We see the sample hanging in the local quilt shop or the pattern in the most recent magazine and we think I have to make that! So we buy the pattern and the required fabric, as listed on the back of the pattern. We get home and eagerly open the pattern to get started only to discover the pattern seems like it’s written in another language. We get confused and frustrated and we make mistakes, leading to buying more fabric. Eventually we might shove the pieces to the back of the closet in an effort to avoid thinking about it or we might forge ahead, making guesses as to what the next step will be. Or maybe you get to the end of the project and while it was frustrating, it wasn’t that bad until you realize the pattern had you buy a whole yard more than you really needed to make the quilt.
We’ve all been there, and we hate that, too.
That’s why we work hard to ensure our patterns and instructions are very explicit and straight-forward. Even Barb’s retired engineer husband, George, can understand them and he’s not a quilter! In fact, that’s why we consult with him when writing our patterns.
Meet George. Hilary fondly refers to him as our shop cat because he’s friendly and loves visiting with people. On the plus side, he sheds less than cats do, so it’s better for our cat-allergic customers 🙂
George spent his working life as a research engineer and was considered one of the best in his field. He is now retired and whenever he is able, he helps us in areas where he has far more experience and expertise, putting his web management knowledge to good use on our website. His technical writing and math skills are kept sharp by ensuring our customers get the clearest instructions possible when they buy a QC pattern.
Most of you already know Barb. She tends to do more of the behind-the-scenes work here at Quilter’s Compass to make sure everything is running smoothly, but when she does emerge from her office, she always has a few new ideas. She is the brains and creative drive behind all of our patterns and she finds her ideas and inspiration in a variety of places.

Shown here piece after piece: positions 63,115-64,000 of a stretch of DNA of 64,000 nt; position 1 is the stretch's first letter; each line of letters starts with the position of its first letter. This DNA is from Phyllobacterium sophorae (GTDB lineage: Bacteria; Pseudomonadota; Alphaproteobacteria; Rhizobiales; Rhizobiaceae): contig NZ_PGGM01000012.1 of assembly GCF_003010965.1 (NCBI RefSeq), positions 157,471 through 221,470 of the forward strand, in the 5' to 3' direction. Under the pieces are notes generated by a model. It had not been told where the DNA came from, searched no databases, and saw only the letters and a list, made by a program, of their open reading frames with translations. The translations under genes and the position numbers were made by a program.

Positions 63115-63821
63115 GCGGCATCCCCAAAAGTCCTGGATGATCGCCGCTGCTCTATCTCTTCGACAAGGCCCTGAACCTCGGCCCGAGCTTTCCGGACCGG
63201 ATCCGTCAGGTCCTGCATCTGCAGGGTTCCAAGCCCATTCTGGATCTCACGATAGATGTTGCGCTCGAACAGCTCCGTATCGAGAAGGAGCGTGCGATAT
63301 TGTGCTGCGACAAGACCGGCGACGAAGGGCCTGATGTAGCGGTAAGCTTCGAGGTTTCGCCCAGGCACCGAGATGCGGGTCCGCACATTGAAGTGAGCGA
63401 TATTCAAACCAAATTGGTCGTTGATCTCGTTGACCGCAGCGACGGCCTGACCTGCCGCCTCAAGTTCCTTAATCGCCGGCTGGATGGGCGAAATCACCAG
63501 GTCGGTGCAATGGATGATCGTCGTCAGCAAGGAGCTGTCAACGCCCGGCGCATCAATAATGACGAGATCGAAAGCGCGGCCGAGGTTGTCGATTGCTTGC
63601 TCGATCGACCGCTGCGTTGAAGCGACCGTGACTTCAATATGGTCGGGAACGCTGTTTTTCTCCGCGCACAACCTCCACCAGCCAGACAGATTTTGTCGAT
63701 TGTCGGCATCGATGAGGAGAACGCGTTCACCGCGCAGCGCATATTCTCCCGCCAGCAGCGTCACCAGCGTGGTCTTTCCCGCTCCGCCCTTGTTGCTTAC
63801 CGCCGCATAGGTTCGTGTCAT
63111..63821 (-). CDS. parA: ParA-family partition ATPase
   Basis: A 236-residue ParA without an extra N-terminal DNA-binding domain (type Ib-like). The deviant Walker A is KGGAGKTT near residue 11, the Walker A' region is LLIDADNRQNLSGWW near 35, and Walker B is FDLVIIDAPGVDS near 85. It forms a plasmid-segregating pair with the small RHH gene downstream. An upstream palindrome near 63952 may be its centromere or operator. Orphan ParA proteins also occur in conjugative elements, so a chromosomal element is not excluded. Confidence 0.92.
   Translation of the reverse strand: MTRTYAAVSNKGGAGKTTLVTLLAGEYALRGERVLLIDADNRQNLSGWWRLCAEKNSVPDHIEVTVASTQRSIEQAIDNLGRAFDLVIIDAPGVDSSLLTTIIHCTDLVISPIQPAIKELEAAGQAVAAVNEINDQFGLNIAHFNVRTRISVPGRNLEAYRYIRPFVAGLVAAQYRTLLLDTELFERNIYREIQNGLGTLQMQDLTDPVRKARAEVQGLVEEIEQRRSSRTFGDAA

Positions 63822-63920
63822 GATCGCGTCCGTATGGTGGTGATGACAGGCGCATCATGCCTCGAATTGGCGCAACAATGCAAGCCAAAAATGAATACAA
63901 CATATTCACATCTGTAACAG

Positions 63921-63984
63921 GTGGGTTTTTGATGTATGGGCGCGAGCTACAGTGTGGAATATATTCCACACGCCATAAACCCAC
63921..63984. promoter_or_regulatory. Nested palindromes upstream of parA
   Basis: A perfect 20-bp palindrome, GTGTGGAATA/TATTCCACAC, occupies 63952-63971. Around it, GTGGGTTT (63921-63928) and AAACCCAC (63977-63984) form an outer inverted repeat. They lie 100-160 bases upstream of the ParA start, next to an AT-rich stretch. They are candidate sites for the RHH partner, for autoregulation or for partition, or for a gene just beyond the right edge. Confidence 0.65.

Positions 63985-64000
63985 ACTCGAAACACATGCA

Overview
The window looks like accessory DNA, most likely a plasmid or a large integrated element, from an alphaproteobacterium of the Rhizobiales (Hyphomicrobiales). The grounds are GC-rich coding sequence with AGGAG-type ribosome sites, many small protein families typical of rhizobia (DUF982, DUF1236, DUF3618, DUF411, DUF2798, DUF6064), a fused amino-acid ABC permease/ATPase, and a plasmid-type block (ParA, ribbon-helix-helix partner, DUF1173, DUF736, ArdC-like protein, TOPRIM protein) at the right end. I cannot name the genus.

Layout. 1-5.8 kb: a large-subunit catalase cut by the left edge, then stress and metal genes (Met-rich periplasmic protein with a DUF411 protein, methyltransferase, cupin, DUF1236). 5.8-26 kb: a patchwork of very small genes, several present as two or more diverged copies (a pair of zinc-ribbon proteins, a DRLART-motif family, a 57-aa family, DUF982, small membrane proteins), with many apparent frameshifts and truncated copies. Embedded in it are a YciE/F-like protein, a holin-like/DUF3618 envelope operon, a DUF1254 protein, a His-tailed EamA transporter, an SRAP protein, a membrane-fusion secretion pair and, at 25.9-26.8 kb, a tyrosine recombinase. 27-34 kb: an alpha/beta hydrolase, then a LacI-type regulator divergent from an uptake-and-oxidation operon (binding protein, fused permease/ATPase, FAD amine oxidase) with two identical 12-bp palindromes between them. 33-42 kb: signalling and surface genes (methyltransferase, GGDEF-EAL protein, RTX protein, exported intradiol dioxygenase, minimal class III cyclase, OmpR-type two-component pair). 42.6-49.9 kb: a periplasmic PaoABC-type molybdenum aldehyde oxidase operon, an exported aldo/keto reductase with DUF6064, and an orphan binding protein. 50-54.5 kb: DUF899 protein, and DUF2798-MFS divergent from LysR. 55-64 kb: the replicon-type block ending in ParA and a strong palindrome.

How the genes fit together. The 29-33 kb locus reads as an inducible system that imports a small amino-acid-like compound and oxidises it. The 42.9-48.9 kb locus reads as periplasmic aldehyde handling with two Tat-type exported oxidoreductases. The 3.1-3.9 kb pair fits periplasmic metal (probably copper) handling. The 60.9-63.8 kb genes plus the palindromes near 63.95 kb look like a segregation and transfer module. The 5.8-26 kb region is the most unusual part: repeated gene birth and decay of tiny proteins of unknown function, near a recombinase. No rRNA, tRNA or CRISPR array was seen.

Sometimes it’s the fabric that speaks to her. Many of you have seen her quilt “Dreaming of August” hanging in the classroom and some of you have purchased the pattern and made the quilt. Barb’s inspiration for that quilt was the hazy grey-blue fabric in the border. She saw it and it reminded her of hot, hazy late summer days at the cottage on Shell Lake when the grass is starting to dry and turn yellow and the leaves are just starting to lose their green coloring. She paired it with a flannel back and uses it in the cold winter months when all she wants is to be back at the cottage in August.
“Wild Irish Rose” was also inspired by the fabric choice.
Most of you are familiar with the inspiration behind the Barn Quilts. When she first moved to the area, Barb was fascinated by the quilt blocks adorning barns throughout the county. She spoke with the two women behind the movement and an idea was formed: a block of the month sampler quilt featuring the barn quilts of Green County, Wisconsin. The first barn quilt was so popular that it’s being repeated this year. We also introduced a second block of the month and are planning to release those patterns toward the end of this year and design a third barn quilt sampler.
We received the nicest compliment last week. We opened for a few hours on Sunday because a group of women at a retreat wanted to stop in on their way home. As they were shopping, they were telling us about how some of the ladies at the retreat with them were talking about our quilt patterns and how they’re the best instructions they’ve ever received in a pattern.
It takes our team many, many months to design, write, test, edit, test again, and publish our patterns, so to hear that all of the work pays off when a customer had an easy time understanding the instructions makes it all worth it. We truly enjoy the satisfaction of knowing we are making it easier for quilters to do what they love simply by providing solid directions.
So stay tuned, quilting world, because Barb has a whole folder of quilt designs on her computer, just waitimg to be written, tested, edited, tested again, and published.